In paragraph thirty-three you have him turning on an electric fire but up above he said he would build her a fire. This isn't a large discrepancy but I think his phrasing would change because to "build a fire" has a very specific meaning that won't really be subverted by colloquial speech. I think he would say more accurate like "I'll turn up the heat once we get there" or something.

In paragraph thirty-four you have, "When the man returned to the room, he was carrying a pair of fleece lined slippers, and a very warm looking housecoat" this phrase is passive when it doesn't have to be. if you replace the "was carrying" with a simple "carried" the phrase transitions from passive to active and reads stronger.

In the next sentence, you have, "Both were too big on me, as the overcoat had been,..." here the "as the overcoat had been" is unnecessary because we know it was too big (you stated as much.)

in the forty-fourth paragraph you have, "I spat the word at him, leaving no doubt about how much I despised it" here you don't need to elucidate on her emotions with the "leaving no doubt..." because you stated her distaste for it up above and then clearly showed it with how she spat the word at him.

In paragraph forty-five you have, "proper names,” he said. “What name..." here the "he said" is unnecessary because we know who's speaking. But, the pause in the dialogue it provides is appropriate because there would be a natural pause there if the dialogue was actually happening. Some this might be just because I don't like the way "said" reads in most situation but I would switch out the dialogue tag for a quick action like him leaning back or something. It's fine if you don't change it though.

That's the conclusion of my line by line; I didn't mention everything I noticed because I didn't want belabor any of my points or be nit-picky. On the whole I found this quite interesting with a lot of promise. You have an intriguing set up with her being his slave and something inhuman, and the bit with her being susceptible to the cold was very pleasing from an organic, world-building standpoint. The two character's you've presented us with a distinctive both from one another and in of themselves. They need a little polishing, though, so that their personalities can really shine forth and interact with one another.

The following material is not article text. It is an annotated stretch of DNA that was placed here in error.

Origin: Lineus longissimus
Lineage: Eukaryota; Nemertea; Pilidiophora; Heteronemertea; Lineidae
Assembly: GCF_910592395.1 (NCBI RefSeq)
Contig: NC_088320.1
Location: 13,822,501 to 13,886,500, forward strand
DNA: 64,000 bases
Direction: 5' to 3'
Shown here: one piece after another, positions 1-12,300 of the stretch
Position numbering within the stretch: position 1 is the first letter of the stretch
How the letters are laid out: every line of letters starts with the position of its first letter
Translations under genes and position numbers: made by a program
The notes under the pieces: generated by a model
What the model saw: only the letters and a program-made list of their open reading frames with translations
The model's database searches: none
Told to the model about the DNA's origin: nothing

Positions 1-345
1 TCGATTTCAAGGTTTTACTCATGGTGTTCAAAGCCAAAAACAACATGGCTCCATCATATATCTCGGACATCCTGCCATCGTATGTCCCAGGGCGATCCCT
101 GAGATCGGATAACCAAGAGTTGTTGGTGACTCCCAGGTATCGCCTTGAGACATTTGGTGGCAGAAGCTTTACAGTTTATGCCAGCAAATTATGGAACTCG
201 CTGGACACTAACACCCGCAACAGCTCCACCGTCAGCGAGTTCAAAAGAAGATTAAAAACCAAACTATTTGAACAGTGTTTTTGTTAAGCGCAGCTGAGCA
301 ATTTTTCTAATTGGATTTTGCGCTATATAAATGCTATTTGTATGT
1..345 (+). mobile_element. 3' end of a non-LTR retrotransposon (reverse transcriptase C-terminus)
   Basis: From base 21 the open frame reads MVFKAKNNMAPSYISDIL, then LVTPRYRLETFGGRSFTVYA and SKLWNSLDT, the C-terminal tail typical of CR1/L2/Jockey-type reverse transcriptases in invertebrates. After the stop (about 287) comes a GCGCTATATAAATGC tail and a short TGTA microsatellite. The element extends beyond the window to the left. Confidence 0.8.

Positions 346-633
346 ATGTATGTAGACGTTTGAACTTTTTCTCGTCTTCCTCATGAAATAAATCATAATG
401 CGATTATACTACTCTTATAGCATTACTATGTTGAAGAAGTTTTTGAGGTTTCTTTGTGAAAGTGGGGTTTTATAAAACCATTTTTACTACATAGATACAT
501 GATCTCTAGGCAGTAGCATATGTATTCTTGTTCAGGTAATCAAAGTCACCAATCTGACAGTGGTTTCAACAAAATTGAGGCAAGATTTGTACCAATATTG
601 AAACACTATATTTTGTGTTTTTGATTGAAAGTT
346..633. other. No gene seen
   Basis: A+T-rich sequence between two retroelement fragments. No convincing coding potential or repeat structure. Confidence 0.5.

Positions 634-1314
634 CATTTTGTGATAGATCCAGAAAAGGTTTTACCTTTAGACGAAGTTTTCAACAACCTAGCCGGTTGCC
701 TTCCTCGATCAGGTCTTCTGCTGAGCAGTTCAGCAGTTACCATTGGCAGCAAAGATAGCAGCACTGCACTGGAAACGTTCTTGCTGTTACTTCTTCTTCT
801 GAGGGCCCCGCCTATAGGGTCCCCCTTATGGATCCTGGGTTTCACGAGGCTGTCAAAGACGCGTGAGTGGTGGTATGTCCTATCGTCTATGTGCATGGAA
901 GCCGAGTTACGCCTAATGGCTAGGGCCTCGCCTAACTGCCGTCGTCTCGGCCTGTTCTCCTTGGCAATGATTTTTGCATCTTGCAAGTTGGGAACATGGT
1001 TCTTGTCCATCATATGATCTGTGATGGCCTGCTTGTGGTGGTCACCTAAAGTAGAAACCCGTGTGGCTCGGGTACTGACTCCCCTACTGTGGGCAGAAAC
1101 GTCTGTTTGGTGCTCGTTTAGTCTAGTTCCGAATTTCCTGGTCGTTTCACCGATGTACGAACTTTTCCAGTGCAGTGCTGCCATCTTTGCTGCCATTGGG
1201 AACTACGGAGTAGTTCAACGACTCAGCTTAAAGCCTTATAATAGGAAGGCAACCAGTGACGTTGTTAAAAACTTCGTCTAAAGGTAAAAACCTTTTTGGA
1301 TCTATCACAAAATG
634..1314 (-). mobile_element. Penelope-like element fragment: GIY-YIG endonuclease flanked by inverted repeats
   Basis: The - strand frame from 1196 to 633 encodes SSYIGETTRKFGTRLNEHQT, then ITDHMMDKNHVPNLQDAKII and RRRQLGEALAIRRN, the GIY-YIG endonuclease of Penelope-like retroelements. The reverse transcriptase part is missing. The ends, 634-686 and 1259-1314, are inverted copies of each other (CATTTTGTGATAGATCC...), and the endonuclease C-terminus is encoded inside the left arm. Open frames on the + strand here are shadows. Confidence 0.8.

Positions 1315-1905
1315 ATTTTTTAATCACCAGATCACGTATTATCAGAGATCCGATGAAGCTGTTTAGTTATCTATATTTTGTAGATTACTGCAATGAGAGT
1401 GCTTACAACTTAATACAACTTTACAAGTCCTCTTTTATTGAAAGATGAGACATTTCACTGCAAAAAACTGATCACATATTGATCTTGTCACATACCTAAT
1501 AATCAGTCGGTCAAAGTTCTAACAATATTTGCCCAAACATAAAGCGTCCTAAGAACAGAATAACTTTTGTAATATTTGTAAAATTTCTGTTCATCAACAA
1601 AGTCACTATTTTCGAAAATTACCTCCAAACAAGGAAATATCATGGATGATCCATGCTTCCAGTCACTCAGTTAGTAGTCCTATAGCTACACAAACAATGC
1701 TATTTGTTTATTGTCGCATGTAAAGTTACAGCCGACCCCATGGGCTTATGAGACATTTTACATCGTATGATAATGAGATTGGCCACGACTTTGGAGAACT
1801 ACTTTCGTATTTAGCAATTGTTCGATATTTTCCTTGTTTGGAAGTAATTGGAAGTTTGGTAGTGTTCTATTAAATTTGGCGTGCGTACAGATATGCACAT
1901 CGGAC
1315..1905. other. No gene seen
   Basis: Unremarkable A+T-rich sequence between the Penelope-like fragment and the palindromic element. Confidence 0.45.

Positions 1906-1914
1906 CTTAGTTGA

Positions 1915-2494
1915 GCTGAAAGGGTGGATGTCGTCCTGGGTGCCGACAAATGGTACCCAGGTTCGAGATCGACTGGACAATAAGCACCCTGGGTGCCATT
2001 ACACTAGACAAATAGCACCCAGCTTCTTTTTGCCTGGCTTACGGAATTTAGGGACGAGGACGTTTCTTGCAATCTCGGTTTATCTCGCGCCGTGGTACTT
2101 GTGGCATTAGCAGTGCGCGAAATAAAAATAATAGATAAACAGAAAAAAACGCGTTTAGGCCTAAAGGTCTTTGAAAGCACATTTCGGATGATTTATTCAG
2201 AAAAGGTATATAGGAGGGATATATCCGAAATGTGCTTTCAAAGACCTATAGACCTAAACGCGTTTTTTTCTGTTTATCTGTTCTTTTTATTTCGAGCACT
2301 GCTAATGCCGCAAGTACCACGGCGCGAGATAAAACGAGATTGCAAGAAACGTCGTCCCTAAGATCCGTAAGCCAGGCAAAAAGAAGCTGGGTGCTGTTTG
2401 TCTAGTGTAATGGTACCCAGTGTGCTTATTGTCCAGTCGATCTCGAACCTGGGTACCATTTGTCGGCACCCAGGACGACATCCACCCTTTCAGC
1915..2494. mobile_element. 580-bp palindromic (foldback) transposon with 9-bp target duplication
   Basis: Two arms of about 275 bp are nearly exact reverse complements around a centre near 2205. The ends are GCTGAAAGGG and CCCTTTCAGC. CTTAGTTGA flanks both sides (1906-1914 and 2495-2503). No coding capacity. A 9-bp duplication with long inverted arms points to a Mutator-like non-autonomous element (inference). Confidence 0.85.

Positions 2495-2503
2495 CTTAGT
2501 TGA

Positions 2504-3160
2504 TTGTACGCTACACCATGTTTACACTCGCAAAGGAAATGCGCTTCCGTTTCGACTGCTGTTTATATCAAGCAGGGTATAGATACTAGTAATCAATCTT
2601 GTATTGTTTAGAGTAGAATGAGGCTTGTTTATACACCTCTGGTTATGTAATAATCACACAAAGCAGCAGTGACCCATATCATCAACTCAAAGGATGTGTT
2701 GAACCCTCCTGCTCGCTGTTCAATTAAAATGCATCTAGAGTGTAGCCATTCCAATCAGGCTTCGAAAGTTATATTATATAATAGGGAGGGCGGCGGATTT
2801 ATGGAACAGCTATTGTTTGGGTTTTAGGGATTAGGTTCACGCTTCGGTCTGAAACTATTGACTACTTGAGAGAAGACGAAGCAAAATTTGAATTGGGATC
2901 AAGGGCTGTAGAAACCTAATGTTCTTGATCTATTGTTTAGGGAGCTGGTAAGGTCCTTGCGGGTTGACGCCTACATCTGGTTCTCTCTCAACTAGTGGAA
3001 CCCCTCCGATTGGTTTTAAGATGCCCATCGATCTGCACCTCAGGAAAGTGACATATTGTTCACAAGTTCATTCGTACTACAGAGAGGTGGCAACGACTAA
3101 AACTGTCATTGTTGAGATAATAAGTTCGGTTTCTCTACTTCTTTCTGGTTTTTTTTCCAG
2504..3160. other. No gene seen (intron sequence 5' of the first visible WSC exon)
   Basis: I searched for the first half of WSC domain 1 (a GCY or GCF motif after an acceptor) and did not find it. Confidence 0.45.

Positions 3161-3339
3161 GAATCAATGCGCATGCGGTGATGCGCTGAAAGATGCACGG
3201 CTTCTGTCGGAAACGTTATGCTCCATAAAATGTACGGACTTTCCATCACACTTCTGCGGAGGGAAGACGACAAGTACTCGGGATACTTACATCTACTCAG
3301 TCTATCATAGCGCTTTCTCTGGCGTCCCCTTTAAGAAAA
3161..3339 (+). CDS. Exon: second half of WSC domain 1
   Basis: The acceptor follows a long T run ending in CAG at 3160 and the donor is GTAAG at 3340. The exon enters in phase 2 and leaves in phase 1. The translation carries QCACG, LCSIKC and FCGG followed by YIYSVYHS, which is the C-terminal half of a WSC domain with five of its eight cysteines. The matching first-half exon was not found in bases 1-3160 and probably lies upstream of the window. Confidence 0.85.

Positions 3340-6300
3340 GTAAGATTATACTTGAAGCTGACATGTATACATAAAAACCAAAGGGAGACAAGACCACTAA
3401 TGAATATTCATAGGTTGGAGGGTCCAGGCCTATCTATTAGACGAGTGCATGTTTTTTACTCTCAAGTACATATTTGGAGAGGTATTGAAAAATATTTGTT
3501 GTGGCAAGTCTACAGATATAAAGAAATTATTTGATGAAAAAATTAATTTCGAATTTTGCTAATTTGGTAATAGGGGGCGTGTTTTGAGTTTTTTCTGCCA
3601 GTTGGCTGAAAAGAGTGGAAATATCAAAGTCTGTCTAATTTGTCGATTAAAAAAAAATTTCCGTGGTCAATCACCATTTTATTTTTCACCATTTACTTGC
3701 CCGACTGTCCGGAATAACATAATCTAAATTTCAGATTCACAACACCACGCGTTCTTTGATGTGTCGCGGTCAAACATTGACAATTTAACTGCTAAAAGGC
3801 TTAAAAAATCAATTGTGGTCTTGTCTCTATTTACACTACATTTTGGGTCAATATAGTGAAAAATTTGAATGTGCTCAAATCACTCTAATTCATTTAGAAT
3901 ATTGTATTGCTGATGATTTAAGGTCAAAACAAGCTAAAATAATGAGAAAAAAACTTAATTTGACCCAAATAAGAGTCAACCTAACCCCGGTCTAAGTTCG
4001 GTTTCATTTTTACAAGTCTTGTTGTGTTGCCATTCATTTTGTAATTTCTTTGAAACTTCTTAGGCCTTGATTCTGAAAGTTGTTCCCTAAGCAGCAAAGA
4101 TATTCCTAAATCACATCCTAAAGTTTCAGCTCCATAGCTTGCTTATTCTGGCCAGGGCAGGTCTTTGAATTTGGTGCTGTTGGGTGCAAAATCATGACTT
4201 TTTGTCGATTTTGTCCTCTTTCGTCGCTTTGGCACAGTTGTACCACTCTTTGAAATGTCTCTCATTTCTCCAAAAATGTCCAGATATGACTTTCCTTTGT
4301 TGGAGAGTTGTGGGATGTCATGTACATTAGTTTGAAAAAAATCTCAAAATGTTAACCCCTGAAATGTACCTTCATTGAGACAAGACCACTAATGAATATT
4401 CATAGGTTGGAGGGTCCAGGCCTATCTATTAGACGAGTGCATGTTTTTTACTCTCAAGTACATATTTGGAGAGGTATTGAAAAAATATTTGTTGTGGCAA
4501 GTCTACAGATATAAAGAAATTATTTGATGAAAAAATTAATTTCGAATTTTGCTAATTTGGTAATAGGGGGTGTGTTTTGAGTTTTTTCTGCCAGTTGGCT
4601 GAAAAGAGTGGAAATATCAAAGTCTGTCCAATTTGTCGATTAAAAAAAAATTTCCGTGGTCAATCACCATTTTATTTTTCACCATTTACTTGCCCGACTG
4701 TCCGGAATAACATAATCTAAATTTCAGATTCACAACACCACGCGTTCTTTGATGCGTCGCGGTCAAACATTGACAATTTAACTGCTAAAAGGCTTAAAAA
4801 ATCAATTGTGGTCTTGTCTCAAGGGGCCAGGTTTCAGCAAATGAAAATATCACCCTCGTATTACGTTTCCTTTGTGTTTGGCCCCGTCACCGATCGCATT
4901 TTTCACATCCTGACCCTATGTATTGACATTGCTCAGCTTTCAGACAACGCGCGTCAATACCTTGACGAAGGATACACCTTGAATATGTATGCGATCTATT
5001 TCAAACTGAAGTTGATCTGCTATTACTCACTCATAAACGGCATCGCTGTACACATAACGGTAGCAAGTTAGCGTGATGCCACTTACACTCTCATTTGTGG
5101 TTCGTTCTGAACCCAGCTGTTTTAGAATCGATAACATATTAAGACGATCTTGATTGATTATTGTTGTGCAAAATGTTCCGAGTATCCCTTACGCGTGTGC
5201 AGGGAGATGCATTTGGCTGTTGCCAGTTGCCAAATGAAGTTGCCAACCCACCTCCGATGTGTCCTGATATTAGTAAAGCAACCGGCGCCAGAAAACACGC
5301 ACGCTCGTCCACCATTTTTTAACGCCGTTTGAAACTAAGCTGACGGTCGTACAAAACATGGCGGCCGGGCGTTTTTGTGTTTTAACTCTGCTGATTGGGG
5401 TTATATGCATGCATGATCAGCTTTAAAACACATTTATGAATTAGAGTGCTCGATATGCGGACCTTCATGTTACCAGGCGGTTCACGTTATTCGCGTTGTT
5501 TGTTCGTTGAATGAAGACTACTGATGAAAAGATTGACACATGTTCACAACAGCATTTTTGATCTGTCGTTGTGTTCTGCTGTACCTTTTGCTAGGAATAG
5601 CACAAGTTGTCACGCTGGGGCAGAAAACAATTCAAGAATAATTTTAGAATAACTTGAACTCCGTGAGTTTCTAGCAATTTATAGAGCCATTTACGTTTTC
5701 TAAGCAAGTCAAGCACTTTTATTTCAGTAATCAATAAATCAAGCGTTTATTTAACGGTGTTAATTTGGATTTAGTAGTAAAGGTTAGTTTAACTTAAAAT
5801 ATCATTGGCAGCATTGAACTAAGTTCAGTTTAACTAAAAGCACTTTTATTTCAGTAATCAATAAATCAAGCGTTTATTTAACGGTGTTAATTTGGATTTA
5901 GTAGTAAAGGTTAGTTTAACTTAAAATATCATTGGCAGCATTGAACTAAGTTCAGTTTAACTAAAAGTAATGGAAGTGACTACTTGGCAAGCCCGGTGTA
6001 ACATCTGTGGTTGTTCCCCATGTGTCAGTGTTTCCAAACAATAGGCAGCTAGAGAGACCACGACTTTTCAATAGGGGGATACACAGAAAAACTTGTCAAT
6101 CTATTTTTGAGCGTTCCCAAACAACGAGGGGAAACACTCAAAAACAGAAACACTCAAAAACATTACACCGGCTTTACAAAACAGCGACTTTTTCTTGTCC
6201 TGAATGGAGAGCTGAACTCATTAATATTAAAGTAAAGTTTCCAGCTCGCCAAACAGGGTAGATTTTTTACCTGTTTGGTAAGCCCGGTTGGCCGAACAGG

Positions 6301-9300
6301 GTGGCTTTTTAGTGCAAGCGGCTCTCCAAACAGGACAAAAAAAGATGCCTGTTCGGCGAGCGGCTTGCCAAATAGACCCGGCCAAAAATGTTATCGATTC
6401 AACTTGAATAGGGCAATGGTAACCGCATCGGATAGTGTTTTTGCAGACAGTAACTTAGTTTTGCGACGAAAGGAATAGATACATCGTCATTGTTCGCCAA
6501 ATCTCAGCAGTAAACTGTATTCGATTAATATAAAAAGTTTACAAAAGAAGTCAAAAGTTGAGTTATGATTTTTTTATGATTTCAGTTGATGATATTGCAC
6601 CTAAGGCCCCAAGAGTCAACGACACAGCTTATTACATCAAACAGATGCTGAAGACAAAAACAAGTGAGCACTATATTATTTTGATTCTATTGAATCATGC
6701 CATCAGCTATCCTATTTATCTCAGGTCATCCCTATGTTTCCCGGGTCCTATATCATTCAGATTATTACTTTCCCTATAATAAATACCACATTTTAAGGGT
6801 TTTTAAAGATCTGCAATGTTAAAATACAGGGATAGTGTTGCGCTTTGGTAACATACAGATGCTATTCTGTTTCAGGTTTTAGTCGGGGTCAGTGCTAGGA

As for the dialogue, it depends on what you're going for. For here, I feel a longer, more proper speech would be appropriate considering her age, though not with a medieval accent. Just stuff along the lines of "I am" instead of "I'm" and a generally more proper and considered speech pattern. (That's just my opinion and should not be taken as any other than such.)
His dialogue felt a little more off. I don't know the vibe you were trying to give him but it was a cross between ivy-league and more colloquial and humorous and they clashed. in this type of situation, a person's speech patterns would reflect their emotions and personality rather than their education. He has a more easy going personality so his speech would mirror that ( more "I'm" and other abbreviations rather than "I am.") It would go beyond just abbreviations, though, he would abbreviate his speech pattern as well. Instead of , "When we arrive, I will build a fire for you" it would be more like, "I'll build you a fire once we get there." Of course, if he is Ivy League then some of his word choices would stray toward the more high-brow but I can't really help you there. In general, though, his speech pattern would be very flowing and easy even with more advanced words.

I hope you find this review useful and wish you the best of luck in all your future endeavors. :D.


*Gold* My review has been submitted for consideration in "Good Deeds Get CASH!.
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Review of CRAZY MAZE  
Review by TristenKozinski
Rated: 18+ | (3.5)
I really liked the beginning few lines, they had a wonderful dark aesthetic and a sense of building momentum. That momentum broke, however, when I got to the "aze" portion. I guess you were just trying to coincide with the title, but the lines lacked power and didn't sound good in my head. The pace and momentum picked up a little after that until I read the line "dark & big" and big just didn't sound, read, or rhyme well.
Your rhythm is a little jagged after them, sometimes it reads well and sometimes it doesn't. Occasionally it's because your lyrics need a little more space before the rhyming word because they echo one another too much.
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Review of The Burden  
Review by TristenKozinski
Rated: 13+ | (3.5)
Hey, it's me, I'm back from the dead! I apologize for the wait.
Anyway, I really liked the conclusion to this piece bu the first two-thirds of its felt a little bland. I never really felt connected to Mariel or Bran or felt particularly interested in her mother's secret history.
Mostly I think that this story was just a little too large for a short story. Something like this really needs time to reach its full potential so you can make the readers question both sides and wonder which is the right choice while being invested in all parties.
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Review of The Hollow Keys  
Review by TristenKozinski
Rated: 18+ | (4.0)